What Is Covered Peril in Homeowner's Insurance?
Definition & Examples of Covered Peril in Homeowner's Insurance
Covered peril in homeowner's insurance refers to the types of damage for which your insurance company will pay. Perils are hazards and events that can cause loss or damage.
Learn more about how homeowner's insurance works and how to know if certain perils are covered in your policy.
What Is Covered Peril in Homeowner's Insurance?
In homeowner's insurance, a peril is a hazard and event that causes loss or damage.
A covered peril is included in your policy. If your home suffers loss or damage from that type of peril, your insurance company will reimburse you a specified amount to cover the damage.
Because it protects against various hazards, homeowner's insurance is sometimes called "hazard insurance."
If a peril is excluded, then you would not have coverage for the damage caused by that hazard.
How Does Covered Peril in Homeowner's Insurance Work?
A homeowner's insurance policy will assign coverages to your home, property, garage, and other structures for different perils. If your home is damaged by a peril covered in your policy, you can submit a claim to have your insurance company pay for the damage or reimburse you for what you had to pay.
If your policy has a deductible, you will have to pay that amount before your insurance will cover any damages.
In order to have your claim approved, an insurance adjuster may come to your home to assess the damage, ensure that it was caused by a covered peril, and determine what type of settlement your insurance company will pay.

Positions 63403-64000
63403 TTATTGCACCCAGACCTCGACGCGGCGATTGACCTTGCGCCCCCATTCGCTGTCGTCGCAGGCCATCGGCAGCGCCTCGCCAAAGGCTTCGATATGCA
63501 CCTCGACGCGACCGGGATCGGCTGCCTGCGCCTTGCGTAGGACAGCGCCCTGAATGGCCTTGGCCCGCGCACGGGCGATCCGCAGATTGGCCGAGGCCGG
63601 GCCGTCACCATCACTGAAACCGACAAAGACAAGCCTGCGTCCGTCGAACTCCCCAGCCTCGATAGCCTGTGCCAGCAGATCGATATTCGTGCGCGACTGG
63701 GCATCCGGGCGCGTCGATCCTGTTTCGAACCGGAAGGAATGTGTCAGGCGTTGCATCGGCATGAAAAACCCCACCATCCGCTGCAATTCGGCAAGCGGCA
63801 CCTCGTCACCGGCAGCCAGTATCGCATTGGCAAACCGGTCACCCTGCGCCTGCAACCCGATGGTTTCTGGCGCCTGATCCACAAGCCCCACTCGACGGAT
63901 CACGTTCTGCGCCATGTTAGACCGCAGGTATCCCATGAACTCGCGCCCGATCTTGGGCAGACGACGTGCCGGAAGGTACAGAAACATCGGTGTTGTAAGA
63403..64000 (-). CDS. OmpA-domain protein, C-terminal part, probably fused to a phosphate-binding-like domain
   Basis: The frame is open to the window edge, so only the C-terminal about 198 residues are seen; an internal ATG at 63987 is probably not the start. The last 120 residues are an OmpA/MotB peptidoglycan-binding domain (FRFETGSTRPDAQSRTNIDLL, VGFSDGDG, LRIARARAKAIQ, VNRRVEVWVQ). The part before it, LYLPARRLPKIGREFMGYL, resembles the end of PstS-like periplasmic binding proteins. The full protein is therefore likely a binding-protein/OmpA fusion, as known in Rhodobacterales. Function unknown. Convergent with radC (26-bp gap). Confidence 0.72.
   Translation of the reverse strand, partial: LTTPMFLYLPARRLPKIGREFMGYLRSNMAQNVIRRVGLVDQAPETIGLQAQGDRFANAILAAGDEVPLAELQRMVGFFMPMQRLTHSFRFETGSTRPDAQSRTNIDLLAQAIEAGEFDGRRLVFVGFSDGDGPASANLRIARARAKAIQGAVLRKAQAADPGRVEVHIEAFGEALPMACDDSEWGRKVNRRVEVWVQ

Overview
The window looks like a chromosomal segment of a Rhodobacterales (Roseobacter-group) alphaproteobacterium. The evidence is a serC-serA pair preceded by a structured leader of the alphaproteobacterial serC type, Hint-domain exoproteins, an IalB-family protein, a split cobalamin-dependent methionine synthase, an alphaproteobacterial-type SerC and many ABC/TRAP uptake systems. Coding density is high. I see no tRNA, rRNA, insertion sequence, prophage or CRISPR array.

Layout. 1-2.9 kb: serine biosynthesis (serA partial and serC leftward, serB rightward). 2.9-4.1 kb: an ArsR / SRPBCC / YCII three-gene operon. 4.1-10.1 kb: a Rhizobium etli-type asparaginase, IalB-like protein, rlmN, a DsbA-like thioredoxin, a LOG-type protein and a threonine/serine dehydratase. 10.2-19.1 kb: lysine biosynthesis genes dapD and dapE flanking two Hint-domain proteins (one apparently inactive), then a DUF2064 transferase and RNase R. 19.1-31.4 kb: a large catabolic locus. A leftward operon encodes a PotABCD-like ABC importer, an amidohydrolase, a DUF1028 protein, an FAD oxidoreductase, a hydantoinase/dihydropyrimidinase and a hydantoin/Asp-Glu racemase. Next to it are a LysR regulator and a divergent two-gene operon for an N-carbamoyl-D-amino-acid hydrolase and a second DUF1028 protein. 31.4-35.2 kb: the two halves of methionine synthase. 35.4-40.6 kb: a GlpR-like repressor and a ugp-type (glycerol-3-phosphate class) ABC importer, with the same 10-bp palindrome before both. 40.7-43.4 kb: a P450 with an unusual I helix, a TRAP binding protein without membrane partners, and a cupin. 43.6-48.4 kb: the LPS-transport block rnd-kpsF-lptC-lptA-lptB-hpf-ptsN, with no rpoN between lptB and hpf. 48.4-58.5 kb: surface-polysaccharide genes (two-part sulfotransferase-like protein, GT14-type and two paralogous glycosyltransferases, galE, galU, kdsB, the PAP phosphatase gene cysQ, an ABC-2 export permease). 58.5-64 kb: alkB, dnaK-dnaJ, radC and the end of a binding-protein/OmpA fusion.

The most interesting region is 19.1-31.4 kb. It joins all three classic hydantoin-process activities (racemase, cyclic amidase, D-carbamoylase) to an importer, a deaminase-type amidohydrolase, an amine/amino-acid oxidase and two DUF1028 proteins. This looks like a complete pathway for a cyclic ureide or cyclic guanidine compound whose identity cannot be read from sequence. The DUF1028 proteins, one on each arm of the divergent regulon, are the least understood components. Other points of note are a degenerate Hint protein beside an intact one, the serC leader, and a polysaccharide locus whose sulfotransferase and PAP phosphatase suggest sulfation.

Another term for peril is risk. Your insurance policy will refer to perils in your policy contract. The term "insured peril" refers to risks or sources of damage that are insured.
Perils may also refer to the source of an injury for which you may be held liable, such as an accident that a visitor suffers on your property.
Covered perils in homeowner's insurance can include damage from:
Not all perils are protected on an insurance policy. For example, flood insurance is not part of homeowner's insurance and must be purchased as a separate policy. Perils that are uninsured or excluded may be referred to as "uninsured perils," "uninsured risks," or "exclusions."
If you live in a flood plain or other area at risk of flooding, you will need to purchase separate flood insurance through the National Flood Insurance Program.
Your homeowner's insurance policy documents will list which perils are covered and which are excluded. Some perils or risks may be added by endorsement or rider at an additional cost.
Named Peril vs. Open Perils (All Risk) Insurance Policy
Insured perils will always be specifically outlined in an insurance policy, with the exception of an open peril or all-risk policy.
In a named peril insurance policy, the insurance policy will only provide insurance coverage on losses due to particular perils or damages that are specifically stated in the insurance policy wording. An open perils policy only lists the perils that are not insured as exclusions.
|Named Perils Policy||Open Perils Policy|
|Covers specific risks||Covers all risks|
|Policy will name risks covered||Policy will name any exclusions|
|Less expensive monthly premium||More expensive monthly premium|
|Coverage for fewer potential hazards with lower payouts||Coverage for more potential hazards with higher payouts|
|May require purchasing extensions for additional coverage||May require purchasing extensions for additional coverage|
Since the named peril insurance policy only covers specific perils, it is usually less expensive than an all-risk or open perils insurance policy. Additional coverages may sometimes be added by endorsement.
An open peril, all risk, or all perils insurance policy is an insurance policy that covers all perils except perils that are specifically excluded in the insurance policy. It is more comprehensive and therefore more expensive.